asking why are we so worried about this, the child can simply refuse -
be me'ayain, and the marriage is thereby annuled.

OK, here is my understanding based largely on the New York Times article:

Israel Goldstein, 39, had been locked in a divorce battle with his wife,
Gita, for about three years. In late 1993, he learned about the ability
of a father to betroth his minor daughter, and realized he could use
that as a weapon in his battle. He found a bridegroom and two witnesses
willing to remain anonymous and went before a rabbinical court to
announce that his daughter must now be considered a married woman.  In
effect, he has doomed the girl, who can marry no one else unless he
relents, to lifelong spinsterhood in an Orthodox Jewish community where
marriage and children are paramount. He is now using this as blackmail
to try and win custody back of his kids (I think, his particular
motivation/tactics are not fully clear to me).

Shalom Bayis, or Peace of he Home, an Orthodox anti-divorce organization
(anyone know anything about them?) put up fliers in Brooklyn and Queens
denouncing divorce and civil court proceedings, describing the minor
betrothals and giving the group's phone number. They say that about 20
men have made use of this through their help. They claim the backing of
100 rabbis and 40 volunteers. 

Basically, what I gather from what I have seen, these individuals are
willing to ruthlessly use their daughters as pawns to gain concessions
from their wives, on the assumption that the wives, as mothers, will do
anything to prevent this tragedy from occuring to their daughters. I
would assume that it would be large monetary concessions and/or custody

To focus now on the Halachot: Heather earlier gave many of the sources,
although some of the information is spread over a number of halachot in
both the Rambam and Shulchan Aruch (I have not had a chance to look over
the commentaries, and do not have the sources to make any sort of
comprehensive study, I look forward to others on this list who may put
together a fuller list of sources).

1) The Torah gives the ability to the father of a ketana to marry off
his daughter, from the time of birth till she becomes a bogeret (12
1/2). This can be done without the consent of the girl (shelo midaata).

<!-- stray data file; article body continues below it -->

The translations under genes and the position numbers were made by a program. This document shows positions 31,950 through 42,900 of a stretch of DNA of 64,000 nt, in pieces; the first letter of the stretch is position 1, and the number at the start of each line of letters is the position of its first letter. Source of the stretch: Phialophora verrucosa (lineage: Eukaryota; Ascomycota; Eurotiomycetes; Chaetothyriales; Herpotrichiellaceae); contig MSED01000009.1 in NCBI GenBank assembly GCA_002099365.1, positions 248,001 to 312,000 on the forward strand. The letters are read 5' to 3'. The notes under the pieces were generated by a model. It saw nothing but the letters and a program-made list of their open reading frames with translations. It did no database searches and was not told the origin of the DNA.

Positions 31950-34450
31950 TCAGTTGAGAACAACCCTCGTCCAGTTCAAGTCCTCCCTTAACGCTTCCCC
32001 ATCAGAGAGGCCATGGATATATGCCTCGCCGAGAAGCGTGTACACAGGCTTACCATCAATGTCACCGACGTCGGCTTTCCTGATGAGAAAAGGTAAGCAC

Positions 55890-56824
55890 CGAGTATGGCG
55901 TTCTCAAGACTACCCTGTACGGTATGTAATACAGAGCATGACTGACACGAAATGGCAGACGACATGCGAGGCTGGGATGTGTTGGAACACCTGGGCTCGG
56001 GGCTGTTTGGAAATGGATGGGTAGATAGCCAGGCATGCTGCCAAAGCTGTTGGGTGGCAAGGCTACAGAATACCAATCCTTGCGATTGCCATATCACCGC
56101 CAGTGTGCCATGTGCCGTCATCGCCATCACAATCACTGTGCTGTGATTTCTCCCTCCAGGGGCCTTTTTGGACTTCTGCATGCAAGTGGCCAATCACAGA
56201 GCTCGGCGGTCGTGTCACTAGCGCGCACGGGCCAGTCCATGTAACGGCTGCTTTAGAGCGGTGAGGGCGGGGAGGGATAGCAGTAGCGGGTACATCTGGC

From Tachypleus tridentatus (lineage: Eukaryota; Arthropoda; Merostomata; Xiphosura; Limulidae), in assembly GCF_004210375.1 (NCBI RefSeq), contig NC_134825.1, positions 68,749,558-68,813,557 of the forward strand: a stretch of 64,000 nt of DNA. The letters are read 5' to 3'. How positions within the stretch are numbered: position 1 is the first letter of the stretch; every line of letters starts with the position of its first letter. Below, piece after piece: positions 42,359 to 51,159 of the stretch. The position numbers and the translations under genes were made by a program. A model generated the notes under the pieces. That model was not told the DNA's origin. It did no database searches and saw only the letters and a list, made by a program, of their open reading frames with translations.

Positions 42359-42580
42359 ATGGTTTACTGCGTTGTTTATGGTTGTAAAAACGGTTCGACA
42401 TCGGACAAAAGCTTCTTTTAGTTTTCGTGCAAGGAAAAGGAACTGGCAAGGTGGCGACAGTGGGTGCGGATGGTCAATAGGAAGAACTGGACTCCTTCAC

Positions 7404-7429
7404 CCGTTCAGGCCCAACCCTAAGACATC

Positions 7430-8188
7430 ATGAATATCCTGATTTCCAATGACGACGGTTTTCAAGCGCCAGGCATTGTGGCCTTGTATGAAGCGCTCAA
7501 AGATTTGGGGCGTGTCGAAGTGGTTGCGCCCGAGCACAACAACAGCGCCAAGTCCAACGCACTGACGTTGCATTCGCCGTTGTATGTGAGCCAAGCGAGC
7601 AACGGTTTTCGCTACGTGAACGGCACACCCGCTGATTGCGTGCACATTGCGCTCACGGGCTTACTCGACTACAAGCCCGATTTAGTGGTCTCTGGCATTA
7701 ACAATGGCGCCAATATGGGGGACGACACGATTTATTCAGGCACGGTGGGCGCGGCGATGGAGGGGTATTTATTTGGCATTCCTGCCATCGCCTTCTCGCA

This marriage is fully valid from Torah law, so it requires a Get to
end. After getting such a Get, the girl would be forbidden to marry a

[Even HaEzer 37 1]

1a) The Mechaber says it is a mitzva not to do so, the Ramah says that
under the circumstances where he lived (based on a Tosafot) the custom
was to do so, because it was in the girl and family interest.

[Even HaEzer 37 8]

2) Under certain circumstances, (either the death of the father or if
the father marries her as a child and she gets divorced/widowed from
that marriage before she is 12 1/2) the Rabbis gave the right to a minor
girl to accept her own kedushin. This action has NO validity from
D'Oraita level. I've always thought that it was the mother and brothers
who had this right, and the commentators refer to the mother and
brothers marrying her off, but I can't find that explicitly in the
Shulchan Aruch.

[A bit tough to find for me, probably I'm overlooking something. Best I
can find is Even HaEzer 155 1]

This marriage only has Rabbinic validity, and thus does not require a
Get to end this relationship. At any point before the girl turns 12 1/2,
she can say that she does not want to continue this relationship, and
then walk away from her husband. This is called "me'yuen" and this has
the effect of annuling completely the original marriage, and she WOULD
be permitted to marry a Cohen.

[Even HaEzer 155]

If the girl continues to live with her husband after she turns 12 1/2,
the act of living with her husband turns the Rabbinic level of marriage
to D'Oraita, and she would require a Get.

[Even HaEzer 155 21,22]

2a) If the father is alive, but leaves town, then the Mechaber brings
down two opinions as to whether her mother can betroth the girl. The
Ramah then brings down a case where following a divorce, the father gave
full custody to the mother of the children, she then married off the
minor girl, and the father then objected to the marriage. The court
ruled that if he had given explicit permission to the mother to marry
her off even as a child, then he can not object.

[Even HaEzer 37 14]

3) There is a Halakha brought down by the Rambam and the Shulchan Aruch,
based on a Gemarah, that if the father says that he married off his
daughter, but he does not know to whom, then she becomes an Agunah and is
forbidden to marry forever.

[Even HaEzer 37 20]

The extension of this that is being used is that instead of a tragic
situation where the father knows that he married her off but has no idea
of to whom, these individuals are deliberately setting up the case where
the marriage is set up, but the information about it is not being
released, or even not actually even going through with the marriage, but
just lying to Beit Din (what is one more improper action?).

OK, I think this is long enough, and if I do not stop, I will not get
any mail-jewish out tonight. 

Avi Feldblum
Shamash Facilitator and mail-jewish Moderator
<mljewish@...> or feldblum@cnj.digex.net


End of Volume 19 Issue 80